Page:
Adapting a Product Mindset to Social Change

November 2, 2022


Alex McIntosh, an Associate Strategy Director in the Sydney office, reflects on how three fundamentals of building digital products can be applied to designing impactful social impact campaigns. 


I made the jump from working in a product design agency 3.5 years ago to come and work at Purpose. My day-to-day changed from building websites and apps to trying to influence social change. In my previous roles in product strategy, a principle I stuck to was ‘make it tangible, quickly.’ The aim was to get a prototype in front of the end users as quickly as possible, to validate or dismiss the idea in order to move forward, and build a product people wanted and would pay for.

I enjoyed going into a project not knowing what concepts would resonate, but knew there was a tried-and-tested methodology to work out what to build. I had to re-think my default setting of how to put things out in the world when I started at Purpose.  This changed from: ‘User, I am going to build A product/service that solves your problem’ to ‘Society, I am going to try ANYTHING [e.g. run a campaign/design a program/advocate to government/publish research/trial media stunts etc.] to shift the dial a little bit on a complex social/environmental problem.’ 

Ambiguity was exciting when the solution to a problem was constructed within the limits of a digital product/service. However, when we think about social change, it can be accelerated by any number (or combination) of different approaches- really only limited by the imagination. And having no grounding in the factors that would make one approach more likely to succeed than another was quite overwhelming. But I’ve come to see there are a number learnings from product design which can be adapted to the social impact space: 

Your product users are now impacted communities, funders, policy makers etc. Get to know them. 

Running user research to gain insights into users and their needs is key to designing products and services that work for them. In the social impact space this is no different. However, ‘user’ groups expand to a wider range of audiences – from impacted communities to policy makers, volunteers to funders. 

To develop a compelling proposition, we need to understand each of their pain points and potential motives for engaging with a social impact initiative. It’s a little like designing a multi-sided marketplace (like Etsy), where value needs to be delivered to buyers and sellers for it to be a sustainable model. For a social impact initiative to be successful, it needs to deliver value to the communities we’re trying to serve, the donors providing funding, and the influencers we’re trying to persuade to champion our cause. 

Prototyping and testing doesn’t stop at products. Policies, programs, campaigns and impact models can also be tested. 

Getting concepts in front of users early and often is critical to designing a product that meets their needs. But prototyping isn’t limited to digital interfaces. Since joining Purpose, I’ve been involved in prototyping and testing a COVID-19 disinformation policy with public health officers, to a sustainability program with office-based businesses who want to reduce their carbon emissions.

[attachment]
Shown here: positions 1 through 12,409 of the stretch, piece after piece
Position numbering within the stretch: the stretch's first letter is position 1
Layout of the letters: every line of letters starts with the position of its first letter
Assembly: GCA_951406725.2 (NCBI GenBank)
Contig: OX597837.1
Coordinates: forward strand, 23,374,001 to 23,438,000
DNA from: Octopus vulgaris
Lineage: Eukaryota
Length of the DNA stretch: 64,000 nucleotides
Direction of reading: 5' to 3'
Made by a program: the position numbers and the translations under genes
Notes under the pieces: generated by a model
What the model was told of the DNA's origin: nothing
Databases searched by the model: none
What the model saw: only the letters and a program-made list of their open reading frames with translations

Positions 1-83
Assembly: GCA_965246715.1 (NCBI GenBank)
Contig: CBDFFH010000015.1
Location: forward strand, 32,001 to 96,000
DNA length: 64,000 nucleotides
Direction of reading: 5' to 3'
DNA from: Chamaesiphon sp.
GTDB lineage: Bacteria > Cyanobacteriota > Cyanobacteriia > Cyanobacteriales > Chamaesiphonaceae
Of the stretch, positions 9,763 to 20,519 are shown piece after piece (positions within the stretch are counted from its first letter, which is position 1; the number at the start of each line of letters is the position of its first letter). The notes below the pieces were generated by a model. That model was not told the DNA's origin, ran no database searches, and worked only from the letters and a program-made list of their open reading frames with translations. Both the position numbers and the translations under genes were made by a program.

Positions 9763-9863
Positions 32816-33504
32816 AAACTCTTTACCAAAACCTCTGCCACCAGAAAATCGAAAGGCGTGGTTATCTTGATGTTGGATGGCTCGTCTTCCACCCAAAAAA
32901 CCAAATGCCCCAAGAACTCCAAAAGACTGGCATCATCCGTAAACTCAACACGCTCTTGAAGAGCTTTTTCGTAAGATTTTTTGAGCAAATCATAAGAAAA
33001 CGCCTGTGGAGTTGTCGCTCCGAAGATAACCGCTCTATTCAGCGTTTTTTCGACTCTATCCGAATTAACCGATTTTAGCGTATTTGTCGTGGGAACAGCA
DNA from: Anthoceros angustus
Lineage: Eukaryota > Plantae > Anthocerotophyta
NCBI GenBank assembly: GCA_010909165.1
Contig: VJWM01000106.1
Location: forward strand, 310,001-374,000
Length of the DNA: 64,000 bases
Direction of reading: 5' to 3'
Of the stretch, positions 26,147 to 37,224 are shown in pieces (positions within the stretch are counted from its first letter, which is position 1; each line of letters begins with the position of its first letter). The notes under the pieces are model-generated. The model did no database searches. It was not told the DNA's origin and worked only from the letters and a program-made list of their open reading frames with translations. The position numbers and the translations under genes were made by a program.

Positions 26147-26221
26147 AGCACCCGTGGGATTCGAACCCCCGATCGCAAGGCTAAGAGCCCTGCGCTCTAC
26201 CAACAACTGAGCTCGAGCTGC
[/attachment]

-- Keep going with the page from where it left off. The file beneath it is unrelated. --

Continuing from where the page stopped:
When it comes to social change, I’ve found it’s often a case of being a little more creative in what we put in front of an audience. This means considering the medium we think the audience group would most likely interface with our initiative, and creating a realistic and appropriate scenario to facilitate this. 

As an example, if we were to test what propositions might drive employees to participate in workplace climate action, one method might be canvassing outside their workplace while another might be to recruit a supporter to gauge interest in their office Slack channel. We could design prototypes to test both.

Social change is typically slow. But designing rapid feedback cycles to understand our impact is critical.

Despite regular testing, when you’re ready to launch a digital product you’re never 100% sure how it is going to land with users. But as soon as it’s live, you suddenly have access to real-time data telling you who is using it and what they’re gravitating towards. It’s a dopamine hit. And this allows you to optimise till your heart’s content. 

When we think about social change, the impact we’re typically trying to achieve is systemic long-term change. And we typically don’t have access to a bunch of live data feeds on a dashboard tracking the impact we’re having in the world. That change might still be a long way away. But we still need confidence we’re on the right pathway, so we can rethink our strategy if we’re not. 

Proxy indicators allow us to understand the impact of specific interventions in shifting the dial. While an advocacy campaign around a specific policy might not see it adopted by the government, maybe it was debated in parliament? Did any politicians agree to speak in support of it? Was it picked up by the media? Were we able to get influential organisations to endorse the policy? Did any politicians sign up to our mailing list? By better understanding our impact, we can make decisions about which activities to stop and which to scale.

Alex Mclntosh Associate Strategy Director
Choose Both: A Digital Guide
for Equity & Evidence